Companies eager to pitch in with production of PPE goods now have an online resource to help put their plans in motion.
Fashion for the Front Lines, a new task force that is focused on sourcing personal protective equipment for health-care workers, has launched a site to help companies navigate production and find resources.
As the group’s site indicates, the mission is “to create simplicity, centralization and standardization to support the U.S. response to the severe lack of PPE goods during the COVID-19 crisis.” However, none of the 20 members of the task force wanted to be identified in order to keep the focus on the group’s mission, according to two FFF leaders. “We’re really focused on how do we get gowns to people quickly. Period,” said one of them during a joint interview Wednesday.
That leader explained, “The important message is Fashion for the Front Lines is not creating anything other than acting as a clearinghouse for information, and for supply and demand. At the highest level we’re working with some of the biggest manufacturers on the planet. We’re having great success with them. But we’re also trying to fire up relatively more cottage [size] or artisanal elements to try to get people who want to produce and don’t have a tech pack, for example.”
He continued, “So we’re trying to either deliver the order or the tech pack. When I say deliver, I mean the intellectual property to the right source. It’s like quarterbacking or a hub and spoke effect. If one spoke is a company that can manufacture, but it doesn’t have the textile, they’re coming to us to say, ‘Where can I find the textile?’ and vice versa.”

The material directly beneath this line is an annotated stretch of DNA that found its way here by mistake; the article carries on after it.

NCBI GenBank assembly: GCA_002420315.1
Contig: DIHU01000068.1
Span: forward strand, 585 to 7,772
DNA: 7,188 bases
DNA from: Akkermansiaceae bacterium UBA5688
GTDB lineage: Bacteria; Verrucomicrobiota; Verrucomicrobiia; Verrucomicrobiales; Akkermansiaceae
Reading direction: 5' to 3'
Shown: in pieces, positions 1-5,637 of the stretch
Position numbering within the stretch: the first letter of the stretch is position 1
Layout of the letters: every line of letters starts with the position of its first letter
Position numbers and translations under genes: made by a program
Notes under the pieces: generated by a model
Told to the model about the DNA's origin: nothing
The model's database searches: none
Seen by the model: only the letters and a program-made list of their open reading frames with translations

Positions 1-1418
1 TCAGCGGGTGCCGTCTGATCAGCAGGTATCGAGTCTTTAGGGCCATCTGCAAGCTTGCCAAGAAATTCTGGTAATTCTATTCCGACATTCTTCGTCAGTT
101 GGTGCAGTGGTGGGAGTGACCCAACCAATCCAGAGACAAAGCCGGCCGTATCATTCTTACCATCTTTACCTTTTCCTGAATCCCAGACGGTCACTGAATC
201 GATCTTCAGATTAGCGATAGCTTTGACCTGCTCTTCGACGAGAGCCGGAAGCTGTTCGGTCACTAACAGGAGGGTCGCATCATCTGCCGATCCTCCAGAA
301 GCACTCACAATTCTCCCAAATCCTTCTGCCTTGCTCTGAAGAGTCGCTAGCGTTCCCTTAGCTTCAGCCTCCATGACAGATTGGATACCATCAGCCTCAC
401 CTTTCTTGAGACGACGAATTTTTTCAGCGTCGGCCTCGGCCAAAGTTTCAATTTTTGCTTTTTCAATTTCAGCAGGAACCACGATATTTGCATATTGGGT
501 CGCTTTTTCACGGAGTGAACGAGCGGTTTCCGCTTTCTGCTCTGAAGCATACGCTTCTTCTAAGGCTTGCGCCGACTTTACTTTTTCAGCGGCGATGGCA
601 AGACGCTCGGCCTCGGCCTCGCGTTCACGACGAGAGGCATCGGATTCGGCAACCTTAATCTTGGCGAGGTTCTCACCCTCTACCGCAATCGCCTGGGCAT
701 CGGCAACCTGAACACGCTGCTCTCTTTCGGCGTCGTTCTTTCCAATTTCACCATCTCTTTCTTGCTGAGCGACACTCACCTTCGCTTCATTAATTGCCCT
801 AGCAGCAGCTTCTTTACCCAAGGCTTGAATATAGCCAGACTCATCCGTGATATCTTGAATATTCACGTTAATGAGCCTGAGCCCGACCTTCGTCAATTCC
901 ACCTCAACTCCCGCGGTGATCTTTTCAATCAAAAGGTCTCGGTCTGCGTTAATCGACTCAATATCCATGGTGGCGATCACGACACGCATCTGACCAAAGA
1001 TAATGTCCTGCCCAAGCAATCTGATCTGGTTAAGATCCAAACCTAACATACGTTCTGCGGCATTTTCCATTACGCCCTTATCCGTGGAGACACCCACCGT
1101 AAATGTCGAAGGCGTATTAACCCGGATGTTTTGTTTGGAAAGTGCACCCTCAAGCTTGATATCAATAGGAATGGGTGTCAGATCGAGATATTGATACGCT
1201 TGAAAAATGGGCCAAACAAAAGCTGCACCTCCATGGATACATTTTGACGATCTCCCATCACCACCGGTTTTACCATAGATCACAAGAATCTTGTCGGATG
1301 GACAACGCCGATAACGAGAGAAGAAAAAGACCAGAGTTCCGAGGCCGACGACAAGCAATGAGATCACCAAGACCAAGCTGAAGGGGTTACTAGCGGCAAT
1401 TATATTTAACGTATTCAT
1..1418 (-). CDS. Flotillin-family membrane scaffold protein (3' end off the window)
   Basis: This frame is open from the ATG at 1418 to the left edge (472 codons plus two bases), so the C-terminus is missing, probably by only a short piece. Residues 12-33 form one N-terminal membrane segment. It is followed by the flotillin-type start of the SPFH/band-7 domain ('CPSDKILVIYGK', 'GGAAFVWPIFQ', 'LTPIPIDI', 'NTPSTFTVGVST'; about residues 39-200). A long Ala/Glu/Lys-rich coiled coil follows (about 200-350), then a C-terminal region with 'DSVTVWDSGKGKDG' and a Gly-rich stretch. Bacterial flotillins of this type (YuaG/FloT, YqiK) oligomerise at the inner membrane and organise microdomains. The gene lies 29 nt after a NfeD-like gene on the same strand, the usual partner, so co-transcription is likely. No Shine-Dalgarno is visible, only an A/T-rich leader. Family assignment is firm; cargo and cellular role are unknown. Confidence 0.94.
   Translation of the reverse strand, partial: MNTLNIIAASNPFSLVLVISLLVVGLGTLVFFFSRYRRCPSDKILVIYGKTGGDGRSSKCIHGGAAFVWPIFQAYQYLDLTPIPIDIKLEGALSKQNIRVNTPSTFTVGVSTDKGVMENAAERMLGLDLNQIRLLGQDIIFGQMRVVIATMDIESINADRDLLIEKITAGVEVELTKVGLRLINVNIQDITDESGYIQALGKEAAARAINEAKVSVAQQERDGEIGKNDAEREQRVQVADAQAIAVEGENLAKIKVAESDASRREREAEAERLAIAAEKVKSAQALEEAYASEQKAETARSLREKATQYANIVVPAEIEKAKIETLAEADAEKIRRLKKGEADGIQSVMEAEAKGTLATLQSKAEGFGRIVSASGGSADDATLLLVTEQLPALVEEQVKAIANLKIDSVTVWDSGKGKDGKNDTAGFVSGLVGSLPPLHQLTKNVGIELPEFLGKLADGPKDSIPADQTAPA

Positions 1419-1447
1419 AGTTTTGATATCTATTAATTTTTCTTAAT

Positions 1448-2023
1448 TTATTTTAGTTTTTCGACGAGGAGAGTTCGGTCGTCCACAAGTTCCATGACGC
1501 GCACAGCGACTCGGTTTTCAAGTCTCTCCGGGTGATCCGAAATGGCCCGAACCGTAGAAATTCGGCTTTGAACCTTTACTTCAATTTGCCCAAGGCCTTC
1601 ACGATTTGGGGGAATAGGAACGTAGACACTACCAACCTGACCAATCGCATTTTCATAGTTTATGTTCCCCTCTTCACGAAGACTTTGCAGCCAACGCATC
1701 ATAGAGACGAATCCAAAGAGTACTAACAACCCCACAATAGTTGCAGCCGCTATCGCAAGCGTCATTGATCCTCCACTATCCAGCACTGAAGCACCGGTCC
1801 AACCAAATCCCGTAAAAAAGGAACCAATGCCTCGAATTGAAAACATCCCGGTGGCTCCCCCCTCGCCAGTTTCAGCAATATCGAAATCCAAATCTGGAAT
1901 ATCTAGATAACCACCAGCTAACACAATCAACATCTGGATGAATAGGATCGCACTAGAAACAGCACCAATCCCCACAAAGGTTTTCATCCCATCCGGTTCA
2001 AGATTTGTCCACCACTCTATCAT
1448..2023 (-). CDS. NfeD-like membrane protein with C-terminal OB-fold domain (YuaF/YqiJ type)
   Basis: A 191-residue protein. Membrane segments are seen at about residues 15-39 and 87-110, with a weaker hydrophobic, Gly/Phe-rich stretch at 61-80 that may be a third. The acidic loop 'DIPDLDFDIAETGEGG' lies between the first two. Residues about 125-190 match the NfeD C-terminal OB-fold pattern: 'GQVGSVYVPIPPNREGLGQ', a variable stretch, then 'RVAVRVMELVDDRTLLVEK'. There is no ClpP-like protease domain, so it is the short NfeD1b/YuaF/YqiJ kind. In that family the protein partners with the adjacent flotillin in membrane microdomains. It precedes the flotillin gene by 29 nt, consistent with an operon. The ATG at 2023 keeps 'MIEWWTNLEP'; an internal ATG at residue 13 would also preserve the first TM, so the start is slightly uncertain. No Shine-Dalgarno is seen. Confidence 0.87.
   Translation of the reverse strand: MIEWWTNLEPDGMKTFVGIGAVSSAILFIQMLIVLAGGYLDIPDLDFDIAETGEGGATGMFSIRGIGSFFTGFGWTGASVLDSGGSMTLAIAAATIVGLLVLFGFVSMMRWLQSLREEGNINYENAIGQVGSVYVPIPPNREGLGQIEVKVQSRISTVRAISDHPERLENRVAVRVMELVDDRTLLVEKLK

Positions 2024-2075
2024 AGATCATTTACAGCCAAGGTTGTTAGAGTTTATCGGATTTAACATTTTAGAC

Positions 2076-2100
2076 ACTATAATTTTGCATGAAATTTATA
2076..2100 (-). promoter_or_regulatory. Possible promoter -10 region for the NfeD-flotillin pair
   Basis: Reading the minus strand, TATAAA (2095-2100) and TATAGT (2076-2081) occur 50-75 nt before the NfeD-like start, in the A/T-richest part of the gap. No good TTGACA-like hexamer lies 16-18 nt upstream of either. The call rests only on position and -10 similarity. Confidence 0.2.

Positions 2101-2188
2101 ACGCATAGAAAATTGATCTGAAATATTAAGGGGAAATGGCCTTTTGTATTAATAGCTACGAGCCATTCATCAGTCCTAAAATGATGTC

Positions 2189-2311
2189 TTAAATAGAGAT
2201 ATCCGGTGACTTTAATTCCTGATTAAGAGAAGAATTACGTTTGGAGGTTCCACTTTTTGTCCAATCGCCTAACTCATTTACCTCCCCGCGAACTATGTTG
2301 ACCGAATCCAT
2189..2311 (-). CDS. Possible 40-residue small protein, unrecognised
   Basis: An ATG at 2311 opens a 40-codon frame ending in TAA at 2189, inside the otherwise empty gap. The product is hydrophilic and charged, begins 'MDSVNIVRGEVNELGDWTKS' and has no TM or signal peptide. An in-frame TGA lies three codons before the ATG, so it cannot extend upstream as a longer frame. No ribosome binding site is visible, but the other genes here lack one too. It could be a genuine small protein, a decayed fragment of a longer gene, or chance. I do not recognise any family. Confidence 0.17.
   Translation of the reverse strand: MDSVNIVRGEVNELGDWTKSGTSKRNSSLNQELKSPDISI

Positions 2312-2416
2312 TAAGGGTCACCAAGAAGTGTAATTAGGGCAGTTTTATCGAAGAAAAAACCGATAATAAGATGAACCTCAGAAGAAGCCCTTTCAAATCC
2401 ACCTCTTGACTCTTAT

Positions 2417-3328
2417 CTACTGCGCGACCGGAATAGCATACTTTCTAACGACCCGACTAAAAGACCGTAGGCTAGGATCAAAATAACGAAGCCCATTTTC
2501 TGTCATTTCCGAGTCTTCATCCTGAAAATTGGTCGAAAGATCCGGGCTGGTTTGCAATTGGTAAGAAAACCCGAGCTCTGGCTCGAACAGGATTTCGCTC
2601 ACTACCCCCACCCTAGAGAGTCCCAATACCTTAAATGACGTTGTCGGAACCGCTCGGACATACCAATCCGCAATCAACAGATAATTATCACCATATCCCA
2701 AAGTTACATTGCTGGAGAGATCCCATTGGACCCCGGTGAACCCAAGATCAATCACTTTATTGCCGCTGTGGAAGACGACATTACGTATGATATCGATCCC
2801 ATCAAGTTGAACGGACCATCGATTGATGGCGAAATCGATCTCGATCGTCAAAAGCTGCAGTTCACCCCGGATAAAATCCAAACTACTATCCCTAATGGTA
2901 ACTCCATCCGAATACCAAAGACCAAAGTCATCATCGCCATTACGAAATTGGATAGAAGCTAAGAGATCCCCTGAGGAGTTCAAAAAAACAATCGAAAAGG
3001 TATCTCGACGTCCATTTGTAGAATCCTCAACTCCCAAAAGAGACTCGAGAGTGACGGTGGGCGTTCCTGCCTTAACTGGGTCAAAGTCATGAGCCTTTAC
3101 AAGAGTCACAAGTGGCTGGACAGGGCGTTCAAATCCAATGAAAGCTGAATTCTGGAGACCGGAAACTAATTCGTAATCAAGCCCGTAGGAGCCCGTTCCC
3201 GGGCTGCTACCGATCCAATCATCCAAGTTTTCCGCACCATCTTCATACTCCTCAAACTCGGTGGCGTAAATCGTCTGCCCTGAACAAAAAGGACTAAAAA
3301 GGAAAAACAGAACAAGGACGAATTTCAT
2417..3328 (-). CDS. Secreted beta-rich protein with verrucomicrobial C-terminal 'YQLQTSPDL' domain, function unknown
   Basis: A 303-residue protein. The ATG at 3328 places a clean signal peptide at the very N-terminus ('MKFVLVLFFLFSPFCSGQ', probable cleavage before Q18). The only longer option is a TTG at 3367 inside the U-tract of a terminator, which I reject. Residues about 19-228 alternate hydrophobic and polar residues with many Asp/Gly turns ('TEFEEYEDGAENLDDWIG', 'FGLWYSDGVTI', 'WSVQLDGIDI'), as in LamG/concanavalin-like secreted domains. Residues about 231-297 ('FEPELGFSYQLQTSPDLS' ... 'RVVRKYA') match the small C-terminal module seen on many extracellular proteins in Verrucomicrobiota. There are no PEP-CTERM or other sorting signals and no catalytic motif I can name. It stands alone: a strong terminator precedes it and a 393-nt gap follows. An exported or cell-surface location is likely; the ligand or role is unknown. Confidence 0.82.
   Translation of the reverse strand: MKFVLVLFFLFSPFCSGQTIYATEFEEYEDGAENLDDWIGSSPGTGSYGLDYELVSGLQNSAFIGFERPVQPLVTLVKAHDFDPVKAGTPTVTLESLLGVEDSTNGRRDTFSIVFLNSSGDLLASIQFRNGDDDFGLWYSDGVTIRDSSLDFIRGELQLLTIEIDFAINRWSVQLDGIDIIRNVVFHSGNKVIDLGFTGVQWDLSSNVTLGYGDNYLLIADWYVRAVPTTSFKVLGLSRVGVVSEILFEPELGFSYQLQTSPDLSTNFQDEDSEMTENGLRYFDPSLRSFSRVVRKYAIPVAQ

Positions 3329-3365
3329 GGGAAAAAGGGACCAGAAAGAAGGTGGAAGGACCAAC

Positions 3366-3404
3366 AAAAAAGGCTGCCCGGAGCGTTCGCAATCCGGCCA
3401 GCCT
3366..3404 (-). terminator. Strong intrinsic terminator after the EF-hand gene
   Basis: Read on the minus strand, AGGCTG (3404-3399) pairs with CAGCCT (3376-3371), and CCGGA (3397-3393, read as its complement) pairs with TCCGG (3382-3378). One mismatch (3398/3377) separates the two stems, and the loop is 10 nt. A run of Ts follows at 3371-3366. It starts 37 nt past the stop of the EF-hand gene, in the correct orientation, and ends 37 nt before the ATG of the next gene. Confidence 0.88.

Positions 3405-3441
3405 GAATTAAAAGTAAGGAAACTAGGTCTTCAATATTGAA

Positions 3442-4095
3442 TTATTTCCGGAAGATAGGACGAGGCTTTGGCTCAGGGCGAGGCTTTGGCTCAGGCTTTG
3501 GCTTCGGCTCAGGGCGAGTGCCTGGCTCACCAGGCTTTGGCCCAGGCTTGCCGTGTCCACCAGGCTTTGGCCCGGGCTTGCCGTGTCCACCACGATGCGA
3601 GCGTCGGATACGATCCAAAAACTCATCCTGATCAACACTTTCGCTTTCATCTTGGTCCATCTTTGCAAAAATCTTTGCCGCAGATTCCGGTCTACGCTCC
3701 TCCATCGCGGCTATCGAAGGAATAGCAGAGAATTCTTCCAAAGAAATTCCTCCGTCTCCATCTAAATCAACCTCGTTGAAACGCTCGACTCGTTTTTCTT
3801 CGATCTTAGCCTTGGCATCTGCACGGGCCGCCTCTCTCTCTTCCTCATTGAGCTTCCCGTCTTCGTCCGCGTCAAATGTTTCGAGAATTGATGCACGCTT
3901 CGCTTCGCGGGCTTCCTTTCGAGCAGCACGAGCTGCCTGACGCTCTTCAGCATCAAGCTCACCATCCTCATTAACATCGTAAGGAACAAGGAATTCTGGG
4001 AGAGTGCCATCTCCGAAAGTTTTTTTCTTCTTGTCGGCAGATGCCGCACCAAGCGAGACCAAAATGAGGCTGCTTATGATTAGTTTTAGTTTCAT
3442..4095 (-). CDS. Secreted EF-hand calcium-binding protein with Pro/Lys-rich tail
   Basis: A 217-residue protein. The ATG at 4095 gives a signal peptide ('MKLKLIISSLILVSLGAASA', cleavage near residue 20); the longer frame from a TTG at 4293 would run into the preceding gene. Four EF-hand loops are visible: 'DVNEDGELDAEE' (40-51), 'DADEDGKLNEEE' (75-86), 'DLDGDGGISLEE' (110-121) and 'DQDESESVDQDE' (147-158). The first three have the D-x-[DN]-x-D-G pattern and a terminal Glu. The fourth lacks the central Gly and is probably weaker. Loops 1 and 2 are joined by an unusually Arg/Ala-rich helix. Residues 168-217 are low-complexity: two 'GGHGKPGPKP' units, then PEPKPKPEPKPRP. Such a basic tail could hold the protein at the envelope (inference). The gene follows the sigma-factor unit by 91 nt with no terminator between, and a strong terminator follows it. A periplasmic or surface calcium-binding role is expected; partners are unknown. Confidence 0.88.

With the coordination of FFF, production for PPE gowns started about three weeks ago through various entities. To date, 1.8 million medical gowns are in production and are on their way to medical workers. The bulk of those garments is bound for New York health-care facilities. One of the FFF leaders emphasized, “The aim is to do a helluva lot more, right? As a country, we’re going to need orders of magnitude much more than we have talked about. It’s a gratifying start, because we got something started. But sadly we’re going to need a lot more than that.”
Citing a letter from New York City Mayor Bill de Blasio, one FFF task force member noted that New York City alone needs 1.2 million medical gowns for the next five days. New York Gov. Andrew Cuomo has referenced in his daily briefings that 20 million gowns are needed, although the current stockpile is 15,000.
Well aware that other PPE medical supplies could be addressed by FFF, the group has narrowed its focus to address the shortage of gowns. “That’s really become a real problem. There are lots of other problems, but one problem at a time,” one of the FFF members said.
As for why making PPE goods has been so logistically challenging for many people, the member said, “One needs to focus on what’s possible versus what’s been impossible. The global supply chain is a global supply chain, particularly when it comes to this kind of material.”